French Open 2014: Straight-talking Ernests Gulbis sets up clash with Roger Federer

Federer dropped a set on his way to reaching the fourth round

Ernests Gulbis ended a six-year wait to reach the fourth round of a grand slam and set up a mouth-watering clash with Roger Federer in Paris.

Remarkably considering his enormous talent, Gulbis had lost in either the first or second round in 20 of his last 21 slams since reaching the quarter-finals of the French Open as a 19-year-old in 2008.

The 25-year-old, who is part of one of the wealthiest families in Latvia, has been better known for his straight talking than his tennis over the past few years.

At Roland Garros last year, where he lost in the second round, Gulbis made headlines by labelling the top four, and Federer in particular, boring.

Controversy follows Gulbis around, almost all of his own making, and there was more of the same on Friday as he addressed the subject of his younger sisters playing tennis.

He said: "Hopefully they will not pursue professional tennis careers. Hopefully. Because for a woman, it's tough.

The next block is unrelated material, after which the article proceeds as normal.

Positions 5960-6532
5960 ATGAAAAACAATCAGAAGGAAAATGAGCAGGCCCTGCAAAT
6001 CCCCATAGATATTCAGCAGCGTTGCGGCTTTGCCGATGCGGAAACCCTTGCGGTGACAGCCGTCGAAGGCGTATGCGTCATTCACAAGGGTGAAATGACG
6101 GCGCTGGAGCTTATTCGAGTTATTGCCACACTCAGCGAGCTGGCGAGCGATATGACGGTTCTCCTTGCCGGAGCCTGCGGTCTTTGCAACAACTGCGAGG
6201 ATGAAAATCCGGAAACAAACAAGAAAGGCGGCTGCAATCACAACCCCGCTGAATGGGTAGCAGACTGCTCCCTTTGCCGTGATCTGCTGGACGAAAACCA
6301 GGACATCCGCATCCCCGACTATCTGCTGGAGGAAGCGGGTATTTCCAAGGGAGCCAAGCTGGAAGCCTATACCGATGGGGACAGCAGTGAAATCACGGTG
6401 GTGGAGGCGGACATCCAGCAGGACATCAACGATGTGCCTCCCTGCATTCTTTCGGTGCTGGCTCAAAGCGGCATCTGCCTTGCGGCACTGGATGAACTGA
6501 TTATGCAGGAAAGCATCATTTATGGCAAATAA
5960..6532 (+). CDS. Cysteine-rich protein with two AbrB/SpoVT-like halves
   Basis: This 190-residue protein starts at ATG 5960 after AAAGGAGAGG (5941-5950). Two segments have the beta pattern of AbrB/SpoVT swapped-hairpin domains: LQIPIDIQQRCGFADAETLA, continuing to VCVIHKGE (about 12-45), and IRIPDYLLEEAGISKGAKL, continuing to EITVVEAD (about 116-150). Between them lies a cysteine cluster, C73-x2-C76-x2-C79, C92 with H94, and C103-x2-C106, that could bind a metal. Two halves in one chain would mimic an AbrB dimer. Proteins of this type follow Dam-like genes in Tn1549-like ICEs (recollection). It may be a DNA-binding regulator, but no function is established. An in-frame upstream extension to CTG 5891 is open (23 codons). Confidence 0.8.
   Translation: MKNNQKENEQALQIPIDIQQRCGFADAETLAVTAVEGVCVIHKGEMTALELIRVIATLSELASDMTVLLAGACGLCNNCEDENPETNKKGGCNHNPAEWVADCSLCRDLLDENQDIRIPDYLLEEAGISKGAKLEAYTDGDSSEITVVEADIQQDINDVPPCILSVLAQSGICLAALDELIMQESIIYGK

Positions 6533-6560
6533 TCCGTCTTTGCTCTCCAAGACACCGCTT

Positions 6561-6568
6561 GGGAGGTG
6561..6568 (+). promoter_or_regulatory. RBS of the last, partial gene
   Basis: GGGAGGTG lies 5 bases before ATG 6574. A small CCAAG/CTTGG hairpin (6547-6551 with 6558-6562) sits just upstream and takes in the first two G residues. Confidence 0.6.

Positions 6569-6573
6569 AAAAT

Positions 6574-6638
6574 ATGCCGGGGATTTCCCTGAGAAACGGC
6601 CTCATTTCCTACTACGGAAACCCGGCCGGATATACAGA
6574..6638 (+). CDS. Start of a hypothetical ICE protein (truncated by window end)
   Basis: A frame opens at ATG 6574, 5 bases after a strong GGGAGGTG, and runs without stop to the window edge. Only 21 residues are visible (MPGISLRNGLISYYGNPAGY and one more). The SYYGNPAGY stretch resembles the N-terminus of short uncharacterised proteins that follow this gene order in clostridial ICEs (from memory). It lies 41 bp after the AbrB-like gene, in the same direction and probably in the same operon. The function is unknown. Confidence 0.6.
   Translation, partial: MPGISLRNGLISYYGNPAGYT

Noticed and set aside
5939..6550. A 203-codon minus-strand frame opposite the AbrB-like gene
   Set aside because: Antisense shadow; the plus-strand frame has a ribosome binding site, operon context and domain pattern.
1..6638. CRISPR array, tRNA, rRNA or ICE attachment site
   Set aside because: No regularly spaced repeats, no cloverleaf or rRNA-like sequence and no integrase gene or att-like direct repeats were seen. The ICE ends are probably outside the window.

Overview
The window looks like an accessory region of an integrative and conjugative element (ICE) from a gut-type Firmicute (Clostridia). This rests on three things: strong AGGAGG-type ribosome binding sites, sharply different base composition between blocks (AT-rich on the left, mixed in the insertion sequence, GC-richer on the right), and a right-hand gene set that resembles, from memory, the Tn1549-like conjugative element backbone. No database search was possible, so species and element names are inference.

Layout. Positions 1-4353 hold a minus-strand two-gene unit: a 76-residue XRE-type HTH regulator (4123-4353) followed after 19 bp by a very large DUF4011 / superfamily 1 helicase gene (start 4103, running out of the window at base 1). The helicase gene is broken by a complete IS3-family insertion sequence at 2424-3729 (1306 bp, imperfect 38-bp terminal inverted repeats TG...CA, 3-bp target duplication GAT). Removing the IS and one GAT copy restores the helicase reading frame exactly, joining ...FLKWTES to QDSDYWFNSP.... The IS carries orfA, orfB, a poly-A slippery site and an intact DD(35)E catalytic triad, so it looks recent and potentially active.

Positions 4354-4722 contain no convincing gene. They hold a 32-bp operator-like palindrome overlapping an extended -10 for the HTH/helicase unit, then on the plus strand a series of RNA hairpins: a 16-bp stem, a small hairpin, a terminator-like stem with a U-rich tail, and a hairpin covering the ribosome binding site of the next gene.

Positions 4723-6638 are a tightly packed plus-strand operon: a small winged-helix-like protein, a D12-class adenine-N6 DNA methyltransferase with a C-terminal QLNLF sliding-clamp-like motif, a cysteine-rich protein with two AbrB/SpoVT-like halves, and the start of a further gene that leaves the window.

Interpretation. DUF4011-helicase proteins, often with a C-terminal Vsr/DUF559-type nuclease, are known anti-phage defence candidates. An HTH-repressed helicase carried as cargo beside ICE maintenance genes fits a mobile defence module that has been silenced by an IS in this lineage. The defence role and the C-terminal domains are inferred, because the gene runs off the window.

"I wouldn't like my sisters to become professional tennis players. It's a tough choice of life. A woman needs to enjoy life a little bit more. Needs to think about family, needs to think about kids."

Gulbis is at least making headlines for his tennis as well these days.

He has won two titles this season, most recently last weekend in Nice, and is at a career-high ranking of 17.

Gulbis is the first to admit he only has himself to blame for not making the most of his talent earlier in his career.

He said: "I'm jumping on the last train. I'm 25, so this was my last opportunity to be really successful, I think, and I think I have a good seven, eight more years to play at the top level."

Roger Federer of Switzerland returns a shot during his men's singles match against Dmitry Tursunov of Russia on day six of the French Open


At the start of last year Gulbis was ranked outside the top 130 and his rise since has been swift.

Gulbis felt he needed to go through the tough times, though, saying: "I don't regret it at all, because I think in a way I'm in a better position.

"Maybe not as a tennis player but as a person. Because I have been through ups and downs.

"Most of the guys who are on top now, they haven't been down a lot. They haven't gone back from playing quarter-finals of a grand slam to asking for a wild card in a Challenger and not getting it, playing qualifying in a Challenger.

"And the attitude, how it changes a lot, from everybody. And I saw it. So now nothing can really blur my mind and my vision. I'm not going to be now suddenly friends with everybody."

Federer and Gulbis have played three times before, all in 2010 and all of them close, with the Swiss winning twice.

Gulbis said: "I have a game plan. I know how I'm going to play him.

"You don't need to be scared to do certain things against him, because most of the people, they go on the court and they lose already the match before it has started. I can tell you that's not going to be the case with me."